Many jurisdictions fine illegal cartels using penalty guidelines that presume an arbitrary 10% overcharge. This article surveys more than 700 published economic studies and judicial decisions that contain 2,041 quantitative estimates of overcharges of hard-core cartels. The primary findings are: (1) the median average long-run overcharge for all types of cartels over all time periods is 23.0%; (2) the mean average is at least 49%; (3) overcharges reached their zenith in 1891–1945 and have trended downward ever since; (4) 6% of the cartel episodes are zero; (5) median overcharges of international-membership cartels are 38% higher than those of domestic cartels; (6) convicted cartels are on average 19% more effective at raising prices as unpunished cartels; (7) bid-rigging conduct displays 25% lower markups than price-fixing cartels; (8) contemporary cartels targeted by class actions have higher overcharges; and (9) when cartels operate at peak effectiveness, price changes are 60–80% higher than the whole episode. Historical penalty guidelines aimed at optimally deterring cartels are likely to be too low.

Details

The Law and Economics of Class Actions
Type: Book
ISBN: 978-1-78350-951-5

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Book part
Publication date: 18 November 2014

Rebekah D. Moore and Donald Bruce

We examine whether variations in the most fundamental aspects of state corporate income tax regimes affect state economic activity as measured by personal income, gross…

Abstract

We examine whether variations in the most fundamental aspects of state corporate income tax regimes affect state economic activity as measured by personal income, gross state product, and total non-farm employment. We focus on a variety of statutory components of state corporate income taxes that apply broadly in most U.S. states and for most multi-state corporate taxpayers. Our econometric strategy consists of a series of fixed effects panel regressions using state-level data from 1996 through 2010. Our results reveal important interaction effects of tax rates and policies, suggesting that policy makers should avoid making decisions about tax rates in isolation. The results demonstrate a relatively consistent negative economic response to the combination of high tax rates with throwback rules and heavy sales factor weights. Combined reporting has no discernible effect on personal income, GSP, or employment after controlling for tax rates, apportionment, and throwback rules. In an effort to gauge the relative impacts of tax policies on the location of economic activity, we also estimate alternative models in which each state’s economic activity is measured as a share of the national economic activity in each year. Statistically significant effects for tax rates, apportionment formulas, and throwback rules in the shares models suggest that at least some of their impact involves the movement of activity across state lines, thereby leaving open the possibility of a zero-sum game among the states.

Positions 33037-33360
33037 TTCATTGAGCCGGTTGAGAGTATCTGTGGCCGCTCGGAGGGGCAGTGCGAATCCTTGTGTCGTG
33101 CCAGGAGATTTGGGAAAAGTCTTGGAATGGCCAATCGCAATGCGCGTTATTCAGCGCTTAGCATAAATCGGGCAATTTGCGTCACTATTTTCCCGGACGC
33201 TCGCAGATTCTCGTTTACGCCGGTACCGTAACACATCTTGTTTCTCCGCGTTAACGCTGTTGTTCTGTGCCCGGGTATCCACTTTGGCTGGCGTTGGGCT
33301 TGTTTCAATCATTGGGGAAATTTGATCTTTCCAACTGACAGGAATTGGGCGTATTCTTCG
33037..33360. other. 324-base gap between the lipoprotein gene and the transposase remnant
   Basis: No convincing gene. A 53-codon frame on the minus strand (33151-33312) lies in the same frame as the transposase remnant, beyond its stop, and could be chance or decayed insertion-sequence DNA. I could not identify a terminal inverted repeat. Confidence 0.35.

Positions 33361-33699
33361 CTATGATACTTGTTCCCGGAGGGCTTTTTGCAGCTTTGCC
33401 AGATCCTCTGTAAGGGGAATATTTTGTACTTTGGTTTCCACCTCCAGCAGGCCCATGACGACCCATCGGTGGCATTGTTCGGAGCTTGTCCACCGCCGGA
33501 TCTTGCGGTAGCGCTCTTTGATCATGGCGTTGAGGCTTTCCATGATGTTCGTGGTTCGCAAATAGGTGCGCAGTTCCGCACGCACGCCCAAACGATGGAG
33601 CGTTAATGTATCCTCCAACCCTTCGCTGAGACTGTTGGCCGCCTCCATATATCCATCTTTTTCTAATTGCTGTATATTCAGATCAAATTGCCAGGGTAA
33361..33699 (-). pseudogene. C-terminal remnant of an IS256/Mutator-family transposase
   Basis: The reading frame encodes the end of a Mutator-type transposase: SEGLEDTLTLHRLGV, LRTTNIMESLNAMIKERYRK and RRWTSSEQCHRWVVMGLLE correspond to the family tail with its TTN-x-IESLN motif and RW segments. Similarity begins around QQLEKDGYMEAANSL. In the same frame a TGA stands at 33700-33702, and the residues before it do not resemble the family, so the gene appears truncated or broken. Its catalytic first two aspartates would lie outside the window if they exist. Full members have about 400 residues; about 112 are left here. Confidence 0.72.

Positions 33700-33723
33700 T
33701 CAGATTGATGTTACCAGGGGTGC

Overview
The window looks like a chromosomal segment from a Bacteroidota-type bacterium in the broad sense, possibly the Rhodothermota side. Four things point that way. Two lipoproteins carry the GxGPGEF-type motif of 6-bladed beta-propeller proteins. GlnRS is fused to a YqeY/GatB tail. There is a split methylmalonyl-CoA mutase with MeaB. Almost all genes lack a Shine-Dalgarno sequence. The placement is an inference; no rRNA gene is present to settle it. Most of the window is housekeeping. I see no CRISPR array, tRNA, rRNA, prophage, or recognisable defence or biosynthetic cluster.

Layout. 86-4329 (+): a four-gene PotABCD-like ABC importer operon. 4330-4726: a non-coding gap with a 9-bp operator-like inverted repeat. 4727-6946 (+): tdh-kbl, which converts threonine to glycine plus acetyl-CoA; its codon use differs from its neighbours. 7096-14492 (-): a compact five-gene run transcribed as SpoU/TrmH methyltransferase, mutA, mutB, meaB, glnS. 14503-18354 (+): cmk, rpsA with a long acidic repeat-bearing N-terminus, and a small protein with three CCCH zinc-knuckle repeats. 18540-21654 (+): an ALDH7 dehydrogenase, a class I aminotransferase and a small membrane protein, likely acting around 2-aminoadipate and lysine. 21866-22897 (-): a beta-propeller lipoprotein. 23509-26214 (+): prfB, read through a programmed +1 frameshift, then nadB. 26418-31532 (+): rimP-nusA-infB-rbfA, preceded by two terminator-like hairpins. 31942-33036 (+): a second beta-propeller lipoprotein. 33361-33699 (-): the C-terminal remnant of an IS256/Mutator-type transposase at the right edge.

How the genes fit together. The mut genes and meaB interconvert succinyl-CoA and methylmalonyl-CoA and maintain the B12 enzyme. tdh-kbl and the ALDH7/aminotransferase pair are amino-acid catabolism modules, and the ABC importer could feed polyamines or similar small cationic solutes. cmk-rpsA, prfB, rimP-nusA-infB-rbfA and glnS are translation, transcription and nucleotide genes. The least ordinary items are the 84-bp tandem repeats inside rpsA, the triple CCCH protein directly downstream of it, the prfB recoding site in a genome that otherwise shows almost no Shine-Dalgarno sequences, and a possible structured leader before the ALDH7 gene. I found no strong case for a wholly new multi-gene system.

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Article
Publication date: 9 November 2020